"'Are you there, Satan? It's me, Madison,' declares the whip-tongued thirteen-year-old narrator of Damned, Chuck Palahniuk's subversive new work of fiction. The daughter of a narcissistic film star and a billionaire, Madison is abandoned at her Swiss boarding school over Christmas while her parents are off touting their new projects and adopting more orphans. She dies over the holiday of a marijuana overdose -- and the next thing she knows, she's in Hell. Madison shares her cell with a motley crew of young sinners that is almost too good to be true: a cheerleader, a jock, a nerd, and a punk rocker, united by fate to form the six-feet-under version of everyone's favorite detention movie. Madison and her pals must trek across the Dandruff Desert and cross the Valley of Used Disposable Diapers to confront Satan in his citadel, and all the popcorn balls and wax lips that serve as the currency of Hell won't buy them off.

"This is the afterlife as only Chuck Palahniuk could imagine it: a twisted inferno where The English Patient plays on endless repeat, roaming demons devour sinners limb by limb, and the damned interrupt your dinner from their sweltering call center to hard-sell you Hell ... He makes eternal torment, well, simply divine."

My Take:
What a pleasant surprise. I picked this one up despite knowing Palahniuk's books leave me feeling in desperate need of a shower, because the premise just seemed too damned funny (excuse the pun) to pass up. It was, and grody as the descriptions of the underworld were, Damned made me laugh more than it left me with that visceral ickiness I had after Pygmy and Choke. It's hilarious.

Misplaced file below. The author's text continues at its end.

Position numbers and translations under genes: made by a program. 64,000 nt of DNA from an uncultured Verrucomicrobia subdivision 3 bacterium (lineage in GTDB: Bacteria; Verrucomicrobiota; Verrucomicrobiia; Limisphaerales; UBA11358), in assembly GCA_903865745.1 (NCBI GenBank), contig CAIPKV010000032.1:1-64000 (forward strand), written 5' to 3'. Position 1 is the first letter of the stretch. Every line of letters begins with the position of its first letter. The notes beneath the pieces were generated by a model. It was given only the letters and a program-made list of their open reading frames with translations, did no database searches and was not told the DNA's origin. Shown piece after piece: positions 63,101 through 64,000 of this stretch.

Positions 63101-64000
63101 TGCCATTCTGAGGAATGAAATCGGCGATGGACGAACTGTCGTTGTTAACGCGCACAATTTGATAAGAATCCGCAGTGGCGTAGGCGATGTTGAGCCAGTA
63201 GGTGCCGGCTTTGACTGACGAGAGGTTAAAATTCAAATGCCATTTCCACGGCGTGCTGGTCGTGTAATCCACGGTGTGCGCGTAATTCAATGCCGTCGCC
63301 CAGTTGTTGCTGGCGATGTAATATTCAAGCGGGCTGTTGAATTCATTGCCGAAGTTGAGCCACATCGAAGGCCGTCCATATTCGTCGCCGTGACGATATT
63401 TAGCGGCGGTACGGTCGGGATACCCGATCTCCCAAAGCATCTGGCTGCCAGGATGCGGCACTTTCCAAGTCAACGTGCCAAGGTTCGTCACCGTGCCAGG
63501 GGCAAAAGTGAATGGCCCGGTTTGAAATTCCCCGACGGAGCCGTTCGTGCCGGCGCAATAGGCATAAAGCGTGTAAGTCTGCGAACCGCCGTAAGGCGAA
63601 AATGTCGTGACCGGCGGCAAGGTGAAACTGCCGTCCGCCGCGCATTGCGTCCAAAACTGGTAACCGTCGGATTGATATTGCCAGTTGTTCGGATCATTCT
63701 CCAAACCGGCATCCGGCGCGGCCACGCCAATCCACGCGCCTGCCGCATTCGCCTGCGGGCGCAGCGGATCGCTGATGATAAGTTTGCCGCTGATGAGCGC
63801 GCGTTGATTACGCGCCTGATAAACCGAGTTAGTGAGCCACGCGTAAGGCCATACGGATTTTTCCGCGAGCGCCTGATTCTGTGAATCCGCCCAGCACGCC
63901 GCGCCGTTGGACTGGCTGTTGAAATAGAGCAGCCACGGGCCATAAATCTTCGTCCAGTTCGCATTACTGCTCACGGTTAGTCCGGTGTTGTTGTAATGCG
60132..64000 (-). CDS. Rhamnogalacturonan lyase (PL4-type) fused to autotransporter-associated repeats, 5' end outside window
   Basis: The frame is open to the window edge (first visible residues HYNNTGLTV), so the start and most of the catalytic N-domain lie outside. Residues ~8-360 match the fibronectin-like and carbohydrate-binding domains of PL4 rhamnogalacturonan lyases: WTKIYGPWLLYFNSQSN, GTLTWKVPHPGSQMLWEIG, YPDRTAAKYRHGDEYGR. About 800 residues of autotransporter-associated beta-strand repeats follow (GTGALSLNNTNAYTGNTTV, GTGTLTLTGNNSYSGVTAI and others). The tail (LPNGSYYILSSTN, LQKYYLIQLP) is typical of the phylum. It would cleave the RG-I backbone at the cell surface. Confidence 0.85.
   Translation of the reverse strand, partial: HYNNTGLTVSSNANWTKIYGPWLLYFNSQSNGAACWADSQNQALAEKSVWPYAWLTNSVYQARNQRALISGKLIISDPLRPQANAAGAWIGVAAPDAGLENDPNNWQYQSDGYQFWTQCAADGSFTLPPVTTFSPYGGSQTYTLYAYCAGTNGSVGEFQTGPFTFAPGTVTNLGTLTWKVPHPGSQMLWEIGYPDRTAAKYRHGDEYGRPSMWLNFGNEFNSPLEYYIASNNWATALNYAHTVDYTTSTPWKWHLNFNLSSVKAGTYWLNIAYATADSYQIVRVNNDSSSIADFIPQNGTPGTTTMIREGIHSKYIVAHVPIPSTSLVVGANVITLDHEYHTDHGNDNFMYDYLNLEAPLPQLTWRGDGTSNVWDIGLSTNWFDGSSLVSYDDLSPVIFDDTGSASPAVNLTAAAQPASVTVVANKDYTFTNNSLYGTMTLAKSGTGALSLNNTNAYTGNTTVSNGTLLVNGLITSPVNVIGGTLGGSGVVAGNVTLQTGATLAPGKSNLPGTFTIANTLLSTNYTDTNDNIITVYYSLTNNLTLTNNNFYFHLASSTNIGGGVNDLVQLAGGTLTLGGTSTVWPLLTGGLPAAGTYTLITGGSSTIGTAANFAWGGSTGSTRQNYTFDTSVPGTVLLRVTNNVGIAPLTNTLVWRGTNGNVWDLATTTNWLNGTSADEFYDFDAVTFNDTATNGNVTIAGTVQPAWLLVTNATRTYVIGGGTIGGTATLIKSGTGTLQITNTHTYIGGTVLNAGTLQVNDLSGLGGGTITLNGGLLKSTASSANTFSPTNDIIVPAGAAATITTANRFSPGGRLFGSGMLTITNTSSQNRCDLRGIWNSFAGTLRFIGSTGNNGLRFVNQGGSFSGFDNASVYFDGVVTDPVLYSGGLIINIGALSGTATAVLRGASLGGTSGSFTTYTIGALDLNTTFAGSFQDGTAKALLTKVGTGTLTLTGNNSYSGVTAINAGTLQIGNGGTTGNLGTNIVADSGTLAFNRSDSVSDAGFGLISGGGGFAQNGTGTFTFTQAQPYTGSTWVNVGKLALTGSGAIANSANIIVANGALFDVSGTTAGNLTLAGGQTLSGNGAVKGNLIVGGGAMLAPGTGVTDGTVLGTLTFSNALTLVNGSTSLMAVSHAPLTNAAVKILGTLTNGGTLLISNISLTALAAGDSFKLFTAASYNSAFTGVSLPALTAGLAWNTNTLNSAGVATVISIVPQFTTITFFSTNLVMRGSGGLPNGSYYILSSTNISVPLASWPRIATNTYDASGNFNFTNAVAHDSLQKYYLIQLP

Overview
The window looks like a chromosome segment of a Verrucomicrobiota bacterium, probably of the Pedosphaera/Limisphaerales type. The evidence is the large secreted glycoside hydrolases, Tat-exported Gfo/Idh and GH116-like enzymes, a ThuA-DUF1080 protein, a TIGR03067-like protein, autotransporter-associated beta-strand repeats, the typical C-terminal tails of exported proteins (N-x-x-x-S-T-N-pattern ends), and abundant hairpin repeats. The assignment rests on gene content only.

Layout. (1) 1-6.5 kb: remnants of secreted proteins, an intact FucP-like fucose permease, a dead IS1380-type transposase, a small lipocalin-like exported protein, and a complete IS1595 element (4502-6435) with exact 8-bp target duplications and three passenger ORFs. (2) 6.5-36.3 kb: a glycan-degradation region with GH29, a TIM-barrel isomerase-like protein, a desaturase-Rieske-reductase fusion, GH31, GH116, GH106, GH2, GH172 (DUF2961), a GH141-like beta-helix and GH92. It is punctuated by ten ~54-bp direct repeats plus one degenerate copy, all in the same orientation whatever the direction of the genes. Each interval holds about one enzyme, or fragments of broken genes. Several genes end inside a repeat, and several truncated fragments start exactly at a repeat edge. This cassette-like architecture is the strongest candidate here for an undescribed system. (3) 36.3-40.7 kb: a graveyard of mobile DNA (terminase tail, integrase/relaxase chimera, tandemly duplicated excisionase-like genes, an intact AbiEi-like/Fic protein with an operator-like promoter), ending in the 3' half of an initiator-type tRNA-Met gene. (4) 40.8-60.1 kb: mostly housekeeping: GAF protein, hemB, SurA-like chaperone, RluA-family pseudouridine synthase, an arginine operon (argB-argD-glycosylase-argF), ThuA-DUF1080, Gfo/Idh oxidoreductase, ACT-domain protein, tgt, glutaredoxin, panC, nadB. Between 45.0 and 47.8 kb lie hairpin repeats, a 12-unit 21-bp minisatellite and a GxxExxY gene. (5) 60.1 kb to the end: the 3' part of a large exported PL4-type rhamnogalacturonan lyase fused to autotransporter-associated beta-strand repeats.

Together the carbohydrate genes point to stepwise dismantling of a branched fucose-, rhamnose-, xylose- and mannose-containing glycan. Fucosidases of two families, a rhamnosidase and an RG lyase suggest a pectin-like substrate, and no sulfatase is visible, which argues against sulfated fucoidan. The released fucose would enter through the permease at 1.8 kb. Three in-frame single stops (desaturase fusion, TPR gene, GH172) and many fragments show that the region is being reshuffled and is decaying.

#108: Falling Together

Falling Together, by Marisa de los Santos (New York: William Morrow, 2011)

Following Love Walked In and Belong to Me, de los Santos's third novel embraces the draw of college friendships. Catalina, Will, and Pen (short for Penelope) meet on a drama-filled night their freshman year and from that moment are completely inseparable, a solid trio whose bonds seem unbreakable. But something serious does come between them, and after college the friends stop speaking to one another. Yet each one feels the others' absence deeply. Until one day when Pen and Will receive a curt email from Cat: 'Please come to the ten-year reunion, I need you.' It's a mystery that neither Pen nor Will can ignore. What they find at the reunion is unexpected. This novel is partly a deep look into a friendship and what strengthened it as well as what ruined it, and partly a mystery that sends Pen and Will halfway around the world to the Philippines. The story unfolds in pieces-why the friendships fell apart and what reunites the friends in ways they would not have thought possible are slowly unveiled. While the characters are lovely and the writing is heartfelt, the pacing can be slow. VERDICT: The author's fans will enjoy this nostalgic mystery with romantic elements." -Beth Gibbs, from Library Journals

Opening Line:
"Pen would not use the word summoned when she told Jamie about the e-mail later that night."

My Take: